ISLAMABAD: Bad weather on Monday hampered efforts to boost the search for 135 people buried in an avalanche at a Pakistani army camp, as a US team of high-altitude specialists arrived in the country to help.
It has been over two days since a huge wall of snow crashed into the remote Siachen Glacier base, high in the mountains of Kashmir. Experts say there is little hope of finding survivors, though no bodies have been recovered yet.
Specially trained search-and-rescue teams of army engineers equipped with locating gadgets and heavy machinery, on Sunday, joined rescue units aided by sniffer dogs and helicopters.
But a senior military official said attempts to send extra equipment up to help with the search on Monday had been delayed.
“We had planned to transport some heavy machinery from Rawalpindi to Siachen but could not do so because of bad weather,” the official told AFP on condition of anonymity.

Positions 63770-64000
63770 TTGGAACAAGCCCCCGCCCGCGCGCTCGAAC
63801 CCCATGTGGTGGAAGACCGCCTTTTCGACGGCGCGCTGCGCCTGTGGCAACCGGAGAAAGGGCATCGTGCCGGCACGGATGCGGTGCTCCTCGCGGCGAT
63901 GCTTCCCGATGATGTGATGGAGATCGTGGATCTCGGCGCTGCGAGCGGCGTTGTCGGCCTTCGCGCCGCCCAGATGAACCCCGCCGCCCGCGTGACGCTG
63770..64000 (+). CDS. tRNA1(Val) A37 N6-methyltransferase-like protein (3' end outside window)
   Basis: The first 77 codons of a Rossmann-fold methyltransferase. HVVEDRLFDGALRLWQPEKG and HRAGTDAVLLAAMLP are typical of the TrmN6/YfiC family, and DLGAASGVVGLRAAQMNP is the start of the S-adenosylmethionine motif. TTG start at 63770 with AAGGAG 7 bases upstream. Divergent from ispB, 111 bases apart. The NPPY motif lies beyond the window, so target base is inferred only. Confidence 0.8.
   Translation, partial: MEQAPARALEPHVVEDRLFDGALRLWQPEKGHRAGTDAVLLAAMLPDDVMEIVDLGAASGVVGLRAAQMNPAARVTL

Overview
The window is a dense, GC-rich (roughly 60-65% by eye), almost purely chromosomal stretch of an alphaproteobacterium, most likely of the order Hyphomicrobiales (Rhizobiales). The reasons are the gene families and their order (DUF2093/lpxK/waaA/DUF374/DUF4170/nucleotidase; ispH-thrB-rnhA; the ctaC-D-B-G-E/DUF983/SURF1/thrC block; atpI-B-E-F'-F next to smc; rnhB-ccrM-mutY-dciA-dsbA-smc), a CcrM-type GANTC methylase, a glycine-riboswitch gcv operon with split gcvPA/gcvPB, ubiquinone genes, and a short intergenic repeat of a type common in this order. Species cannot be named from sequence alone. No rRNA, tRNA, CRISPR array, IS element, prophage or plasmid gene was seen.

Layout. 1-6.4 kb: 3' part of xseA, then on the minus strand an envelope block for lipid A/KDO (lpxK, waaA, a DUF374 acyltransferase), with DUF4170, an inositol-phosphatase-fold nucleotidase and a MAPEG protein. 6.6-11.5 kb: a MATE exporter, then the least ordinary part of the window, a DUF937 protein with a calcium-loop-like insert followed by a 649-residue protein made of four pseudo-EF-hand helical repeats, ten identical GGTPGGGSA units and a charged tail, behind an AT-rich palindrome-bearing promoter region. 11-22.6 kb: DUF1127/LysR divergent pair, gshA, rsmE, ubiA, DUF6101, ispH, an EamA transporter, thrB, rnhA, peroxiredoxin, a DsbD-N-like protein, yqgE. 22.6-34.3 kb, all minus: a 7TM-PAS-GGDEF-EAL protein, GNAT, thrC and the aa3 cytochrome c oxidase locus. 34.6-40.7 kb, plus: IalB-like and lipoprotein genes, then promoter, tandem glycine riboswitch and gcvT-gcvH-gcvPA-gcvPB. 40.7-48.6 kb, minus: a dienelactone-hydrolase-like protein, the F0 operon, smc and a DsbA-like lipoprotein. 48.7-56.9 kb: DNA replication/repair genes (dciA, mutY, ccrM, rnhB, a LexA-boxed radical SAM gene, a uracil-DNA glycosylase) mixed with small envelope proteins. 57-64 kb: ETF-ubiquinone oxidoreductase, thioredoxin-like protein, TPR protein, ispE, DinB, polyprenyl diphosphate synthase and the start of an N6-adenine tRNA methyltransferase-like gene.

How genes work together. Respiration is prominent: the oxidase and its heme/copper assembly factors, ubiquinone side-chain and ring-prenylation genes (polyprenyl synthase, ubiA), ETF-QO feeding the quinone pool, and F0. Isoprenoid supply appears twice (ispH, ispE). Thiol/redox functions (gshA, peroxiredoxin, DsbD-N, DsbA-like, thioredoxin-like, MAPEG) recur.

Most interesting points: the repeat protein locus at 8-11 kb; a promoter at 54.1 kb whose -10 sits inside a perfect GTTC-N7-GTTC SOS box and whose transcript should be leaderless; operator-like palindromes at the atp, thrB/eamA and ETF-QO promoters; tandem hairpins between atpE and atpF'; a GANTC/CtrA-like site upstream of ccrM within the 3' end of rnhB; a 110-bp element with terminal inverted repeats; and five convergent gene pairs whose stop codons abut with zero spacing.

“We had arranged a C-130 cargo plane to lift some machinery up to the area, but bad weather did not allow the flight.”
The camp was engulfed between 5:00 am and 6:00 am on Saturday by a mass of snow, stones, mud and slush more than 1,000 metres (3,300 feet) wide and 25 metres high, according to the military.
An eight-member team of high altitude search and rescue specialists from the US arrived in Pakistan late on Sunday to help with the search effort, the US embassy said.
A Pakistani security official involved in the work told AFP the US team was expected to reach the site later on Monday, adding that operations were likely to go on for some time.
“It was a massive snow slide and looks like the rescue work will take days,” the official said.
Chief of Army Staff General Ashfaq Kayani on Sunday visited the site in the militarised region of Kashmir, which has caused two of the three wars between India and Pakistan since their independence in 1947 from Britain.
India and Pakistan have spent heavily to keep a military presence in the frozen area, where temperatures can plunge to minus 70 degrees Celsius.